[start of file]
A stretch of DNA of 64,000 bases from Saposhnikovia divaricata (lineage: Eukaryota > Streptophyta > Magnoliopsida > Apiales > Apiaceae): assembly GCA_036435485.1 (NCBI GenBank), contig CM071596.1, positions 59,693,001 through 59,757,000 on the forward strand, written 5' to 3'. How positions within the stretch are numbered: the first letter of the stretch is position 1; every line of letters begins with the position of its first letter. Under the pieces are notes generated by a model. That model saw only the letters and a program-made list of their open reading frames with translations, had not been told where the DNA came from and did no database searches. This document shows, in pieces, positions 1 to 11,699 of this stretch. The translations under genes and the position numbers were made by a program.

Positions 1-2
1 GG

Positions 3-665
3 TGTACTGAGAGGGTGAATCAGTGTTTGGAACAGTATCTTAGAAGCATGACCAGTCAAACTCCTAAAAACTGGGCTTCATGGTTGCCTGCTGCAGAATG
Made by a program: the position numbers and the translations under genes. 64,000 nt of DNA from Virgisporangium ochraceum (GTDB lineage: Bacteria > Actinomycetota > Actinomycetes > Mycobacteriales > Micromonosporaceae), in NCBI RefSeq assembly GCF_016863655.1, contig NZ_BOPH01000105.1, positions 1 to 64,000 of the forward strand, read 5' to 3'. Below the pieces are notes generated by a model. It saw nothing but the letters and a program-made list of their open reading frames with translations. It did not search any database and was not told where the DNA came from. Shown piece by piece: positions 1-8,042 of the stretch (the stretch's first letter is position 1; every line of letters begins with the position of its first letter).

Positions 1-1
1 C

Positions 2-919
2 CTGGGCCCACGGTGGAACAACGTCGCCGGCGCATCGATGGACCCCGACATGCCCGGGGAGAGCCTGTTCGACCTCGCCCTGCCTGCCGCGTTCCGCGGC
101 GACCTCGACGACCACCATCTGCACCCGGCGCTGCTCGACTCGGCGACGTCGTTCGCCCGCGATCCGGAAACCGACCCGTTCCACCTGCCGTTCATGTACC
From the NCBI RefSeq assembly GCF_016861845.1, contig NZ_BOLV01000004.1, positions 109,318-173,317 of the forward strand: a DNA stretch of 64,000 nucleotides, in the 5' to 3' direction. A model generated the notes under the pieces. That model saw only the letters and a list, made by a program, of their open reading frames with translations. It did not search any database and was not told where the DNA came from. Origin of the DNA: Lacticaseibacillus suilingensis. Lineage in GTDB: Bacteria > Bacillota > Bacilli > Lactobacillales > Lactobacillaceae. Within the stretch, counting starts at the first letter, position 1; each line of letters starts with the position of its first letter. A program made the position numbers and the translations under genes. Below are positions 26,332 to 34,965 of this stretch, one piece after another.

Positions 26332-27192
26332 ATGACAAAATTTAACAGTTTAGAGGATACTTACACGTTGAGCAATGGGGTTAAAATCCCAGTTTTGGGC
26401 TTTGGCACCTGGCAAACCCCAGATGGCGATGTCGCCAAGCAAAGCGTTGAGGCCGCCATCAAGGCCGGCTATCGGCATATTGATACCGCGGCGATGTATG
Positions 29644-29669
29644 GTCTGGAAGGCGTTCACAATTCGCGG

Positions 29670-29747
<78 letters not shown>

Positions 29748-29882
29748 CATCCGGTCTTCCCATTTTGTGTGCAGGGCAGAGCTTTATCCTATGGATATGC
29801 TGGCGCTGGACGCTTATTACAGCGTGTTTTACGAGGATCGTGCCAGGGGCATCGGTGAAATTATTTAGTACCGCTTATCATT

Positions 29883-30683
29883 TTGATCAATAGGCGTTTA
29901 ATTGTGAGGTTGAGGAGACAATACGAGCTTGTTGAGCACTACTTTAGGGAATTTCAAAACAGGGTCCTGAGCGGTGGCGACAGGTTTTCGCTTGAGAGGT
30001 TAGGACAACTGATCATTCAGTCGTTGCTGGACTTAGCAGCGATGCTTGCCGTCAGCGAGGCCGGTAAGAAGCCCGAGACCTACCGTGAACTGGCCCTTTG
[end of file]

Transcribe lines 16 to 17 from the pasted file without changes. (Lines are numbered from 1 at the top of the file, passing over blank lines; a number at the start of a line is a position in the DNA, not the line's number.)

Positions 29644-29669
29644 GTCTGGAAGGCGTTCACAATTCGCGG